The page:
The Blessings of a New Habit
By Julie Matheson

One year ago this week, we were on a camping trip through Idaho, Utah and Montana, and I had been annoyingly waking up each day with hives. I knew this, for me, was due to a weak heart. Exercise really isn’t an option for me. I have to do it. I have to keep my heart strong or, as I have learned, I get hives. When my heart is strong, no hives and all is well. It’s a pretty simple equation.

My daily workout, which consisted of jumping rope (5 sets of 100 reps), 30 pushups, five arm exercises, and a 3-minute floor routine doing leg circles, had become erratic. Sometimes I’d skip a day, sometimes two. I love this workout because we travel a lot and I can easily pack a jump rope and gym shoes in any bag. No excuses.

That day I got fed up with my hit or miss allowance on what I wanted to be a habitual, daily routine, and a consistently strong heart. I said, “That’s it! I’m challenging myself to do this workout routine for the next 100 days without missing a day.”

A friend of mine told me about the practice of art whereby you draw the same picture everyday for a set number of days and watch how your relationship to your drawing changes each day. I wanted to do this practice with a workout routine and see how showing up to the same activity each day changes over time.

Only day 59 was iffy, I’ll admit. I was in bed late at night with pajamas on, scratching my head, wondering if I forgot to workout that day. However, I knew I did a long bike ride along the Boise River so I counted it.

The first 100 days went well, so I upped my goal to 200 consecutive days without missing. When I made it through 200 days, the next obvious goal was to go 365 days without missing my workout, which is this week.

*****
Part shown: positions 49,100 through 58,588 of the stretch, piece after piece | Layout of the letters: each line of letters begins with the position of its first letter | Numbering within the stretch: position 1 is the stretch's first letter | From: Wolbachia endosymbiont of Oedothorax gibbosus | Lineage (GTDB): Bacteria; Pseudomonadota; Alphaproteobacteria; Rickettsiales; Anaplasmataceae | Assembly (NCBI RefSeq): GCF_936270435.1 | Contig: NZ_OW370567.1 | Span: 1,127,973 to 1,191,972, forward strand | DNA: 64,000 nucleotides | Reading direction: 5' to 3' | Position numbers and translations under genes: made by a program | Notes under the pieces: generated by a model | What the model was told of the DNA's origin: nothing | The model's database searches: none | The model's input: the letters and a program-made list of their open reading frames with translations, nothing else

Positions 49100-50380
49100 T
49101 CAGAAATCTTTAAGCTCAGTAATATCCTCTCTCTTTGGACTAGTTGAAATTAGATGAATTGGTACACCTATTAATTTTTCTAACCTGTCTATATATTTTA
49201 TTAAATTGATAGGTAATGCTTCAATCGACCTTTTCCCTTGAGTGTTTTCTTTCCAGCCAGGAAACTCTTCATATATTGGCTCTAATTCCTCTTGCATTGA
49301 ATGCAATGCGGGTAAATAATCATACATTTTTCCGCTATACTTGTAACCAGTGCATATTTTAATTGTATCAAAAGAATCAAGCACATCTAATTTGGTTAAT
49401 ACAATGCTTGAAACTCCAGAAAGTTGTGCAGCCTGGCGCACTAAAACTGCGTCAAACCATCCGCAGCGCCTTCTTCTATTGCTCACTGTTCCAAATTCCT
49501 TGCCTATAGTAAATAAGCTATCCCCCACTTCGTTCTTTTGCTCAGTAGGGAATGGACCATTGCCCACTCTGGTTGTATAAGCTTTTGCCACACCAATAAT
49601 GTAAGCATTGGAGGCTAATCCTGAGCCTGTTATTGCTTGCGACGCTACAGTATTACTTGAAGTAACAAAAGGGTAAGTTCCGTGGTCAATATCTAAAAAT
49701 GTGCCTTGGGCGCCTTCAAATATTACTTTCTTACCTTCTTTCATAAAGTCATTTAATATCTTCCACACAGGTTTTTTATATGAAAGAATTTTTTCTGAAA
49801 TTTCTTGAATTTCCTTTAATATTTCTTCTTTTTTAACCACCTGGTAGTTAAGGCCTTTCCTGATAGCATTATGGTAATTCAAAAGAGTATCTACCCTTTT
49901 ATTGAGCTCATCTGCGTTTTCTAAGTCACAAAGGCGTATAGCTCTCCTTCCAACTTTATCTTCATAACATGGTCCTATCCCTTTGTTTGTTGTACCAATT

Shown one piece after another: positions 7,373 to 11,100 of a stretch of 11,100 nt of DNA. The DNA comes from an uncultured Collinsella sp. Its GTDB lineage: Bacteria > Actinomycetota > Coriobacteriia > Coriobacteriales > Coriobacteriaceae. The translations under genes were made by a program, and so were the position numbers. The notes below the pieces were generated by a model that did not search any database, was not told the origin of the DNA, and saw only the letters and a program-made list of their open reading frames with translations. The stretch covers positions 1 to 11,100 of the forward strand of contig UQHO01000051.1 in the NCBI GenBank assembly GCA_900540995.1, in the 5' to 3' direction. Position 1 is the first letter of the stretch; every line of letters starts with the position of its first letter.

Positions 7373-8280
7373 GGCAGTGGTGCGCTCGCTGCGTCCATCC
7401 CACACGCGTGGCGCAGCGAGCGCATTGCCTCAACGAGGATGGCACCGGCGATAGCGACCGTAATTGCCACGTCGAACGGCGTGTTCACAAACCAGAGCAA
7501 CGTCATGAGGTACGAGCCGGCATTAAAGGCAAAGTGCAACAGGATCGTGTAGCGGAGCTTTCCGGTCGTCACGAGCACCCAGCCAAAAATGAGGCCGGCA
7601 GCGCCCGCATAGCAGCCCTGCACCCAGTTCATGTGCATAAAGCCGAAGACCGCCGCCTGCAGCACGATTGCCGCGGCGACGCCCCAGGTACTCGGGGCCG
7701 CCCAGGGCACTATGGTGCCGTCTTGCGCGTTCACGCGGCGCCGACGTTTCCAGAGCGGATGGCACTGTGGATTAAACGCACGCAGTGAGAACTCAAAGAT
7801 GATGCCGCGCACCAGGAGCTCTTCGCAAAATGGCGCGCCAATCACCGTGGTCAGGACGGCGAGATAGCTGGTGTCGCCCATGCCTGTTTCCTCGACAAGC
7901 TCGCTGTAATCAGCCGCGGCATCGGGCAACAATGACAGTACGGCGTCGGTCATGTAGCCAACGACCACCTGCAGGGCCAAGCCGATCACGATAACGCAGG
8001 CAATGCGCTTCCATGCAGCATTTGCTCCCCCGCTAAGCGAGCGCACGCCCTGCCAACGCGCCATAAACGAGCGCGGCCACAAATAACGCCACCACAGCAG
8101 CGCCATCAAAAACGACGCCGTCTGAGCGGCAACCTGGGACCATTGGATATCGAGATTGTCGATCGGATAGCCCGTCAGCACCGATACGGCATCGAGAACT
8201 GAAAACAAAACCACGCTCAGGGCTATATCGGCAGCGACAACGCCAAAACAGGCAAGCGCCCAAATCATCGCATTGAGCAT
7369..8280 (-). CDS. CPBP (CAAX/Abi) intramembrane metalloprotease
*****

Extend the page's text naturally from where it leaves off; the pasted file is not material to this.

What is it about having a goal that makes someone do something they want to do anyway? It defines the desire. It makes it actionable. It makes it describable. And, once I can describe some activity to myself, I can describe it to others, find my commitment to it, and gain support. My husband knew this was my goal, as did my friends. So then they would ask me, “How is your daily workout goal going?” And, my husband could help remind me – “Did you get it done yet?” Then I could proudly report, “I haven’t missed a day.”

In the end, it all added up to more than just the above for me. Here’s what I learned:

1. Commitment feels good. When the timing is right and the goal is clear you can make anything that you really want to do actually happen. Each day builds on the next and consistency feeds itself.

2. Simple and clear is key. It was tempting on strong days to double the routine and do 1000 reps with the jump rope and 60 pushups, but given the real goal was daily consistency I needed to stay steady and not spike it or wear myself out. I needed to stay kind with myself.

3. Get it done early. In the first 100 days I would sometimes workout in the morning and sometimes in the afternoon or evening. I’d fit it in wherever I could. What worked best, however, over the long haul was to work out first thing in the morning. When it’s important, do it first. Check it off the list.

4. Choose a goal that’s exciting to you. It’s better to be propelled by a goal than pushed by a “should” or “fear” or “obligation”. I really wanted to do this. Because I was pulled forward by a positive, clear goal that excited me, I didn’t feel resentful.

5. My very favorite learning is how doing something consistently, like a workout, reveals the subtle variations of my mood and physical ability in how I showed up to it each day. Sometimes my workout felt very long or surprisingly short even though it was the same routine. Turns out, it was actually easier to workout everyday than every other day.

As for the hives issue, it vanished. Another bonus: I feel consistently strong.

Whatever new habits one wants to attempt, the sense of accomplishment bleeds over into everything else that needs to be done. It feels good to set goals and to follow though. One positive outcome leads to others.

Is there any new habit you would like to add to your life? Consider making it a goal over a set number of days, stick with it and see what you learn. Goal setting is purely you committing to you.

What’s next for me? I’m going for year two. And I’m adding a consistent yoga practice to the mix. I’ll report back!

Julie Matheson is a holistic mental health counselor and author. Her new book is now on Amazon
in paperback, Kindle, Audible and in bookstores near you – Lotus Flower Living: A Journaling Practice for Deep Discovery and Lasting Peace: Untangle Your Mind and Heart Once and For All.
You may listen to the Introduction at